St. John’s Episcopal Parish Day School leaders this summer will re-examine expansion plans that have not been popular with many of the campus’ neighbors.
The proposal was scheduled to go before the city’s Architectural Review Commission on Monday, but the school wants to delay its rezoning application and the commission’s consideration. The school also has withdrawn an application to move a historic house next door, at 918 S. Orleans Ave., to accommodate the expansion plan.
Lee Lowry, the school’s communications director, said St. John’s officials have met with Hyde Park residents in recent months to discuss the neighbors’ concerns, but haven’t had much success in reaching a compromise.
“There’s still resistance, and we really wanted to take a step back and re-evaluate the plans and build our relationship with our community here,” she said.
School leaders will re-evaluate the proposal this summer, and hope to present a new one in the fall, Lowry said.
The original plan called for demolition of a 1911 house at 909 S. Orleans Ave., across the street from the campus. The house next door to the school, built in 1940, then could be moved to that lot, making room for a two-story expansion of the campus’ main building that would stretch to an alleyway abutting the backyards of some Bayshore Boulevard homes.
St. John’s owns the 1911 and 1940 houses.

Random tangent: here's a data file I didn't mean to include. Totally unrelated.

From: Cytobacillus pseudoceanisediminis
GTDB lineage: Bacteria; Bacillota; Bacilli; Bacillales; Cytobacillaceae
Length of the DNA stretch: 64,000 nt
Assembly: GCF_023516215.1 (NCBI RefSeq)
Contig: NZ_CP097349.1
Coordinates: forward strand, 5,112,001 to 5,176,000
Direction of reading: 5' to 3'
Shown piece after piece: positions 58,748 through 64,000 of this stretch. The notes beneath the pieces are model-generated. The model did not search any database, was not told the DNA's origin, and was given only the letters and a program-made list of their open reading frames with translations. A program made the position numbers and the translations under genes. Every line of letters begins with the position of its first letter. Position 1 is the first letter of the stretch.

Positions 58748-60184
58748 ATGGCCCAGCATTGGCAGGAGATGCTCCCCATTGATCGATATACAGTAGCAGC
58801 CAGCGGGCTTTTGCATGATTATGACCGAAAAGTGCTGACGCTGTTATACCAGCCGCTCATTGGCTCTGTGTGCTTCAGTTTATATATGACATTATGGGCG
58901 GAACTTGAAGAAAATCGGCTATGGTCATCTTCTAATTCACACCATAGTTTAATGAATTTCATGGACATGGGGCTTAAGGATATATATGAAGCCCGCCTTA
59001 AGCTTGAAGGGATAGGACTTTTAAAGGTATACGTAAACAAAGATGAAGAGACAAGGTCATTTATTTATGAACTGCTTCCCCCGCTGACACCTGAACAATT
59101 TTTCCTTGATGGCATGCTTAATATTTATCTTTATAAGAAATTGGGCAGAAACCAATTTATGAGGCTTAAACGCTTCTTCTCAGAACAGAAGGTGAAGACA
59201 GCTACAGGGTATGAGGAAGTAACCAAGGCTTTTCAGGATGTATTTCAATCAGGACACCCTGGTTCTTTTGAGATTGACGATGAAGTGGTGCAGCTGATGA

The school wants more space for art and science classrooms, Lowry said. School officials have said they do not plan to increase the school’s enrollment with the expansion.
Neighbors have protested the expansion since February, maintaining it would create additional traffic, lower surrounding property values and be incompatible with the architecture of the historic neighborhood. Many residents have posted yellow signs in their yards that proclaim: “Save Historic Hyde Park.”
“I just hope they incorporate the neighbors’ concerns into their new plan,” said Rudy Fernandez, a neighbor and school alumnus who also sent his children to the school.
Lowry said the school still wants to explore adding more space to the campus, but the summer will give school leaders a chance to determine the best way to do so.
“We’re still committed to making the best of what we have and looking into what we could do in the future,” Lowry said.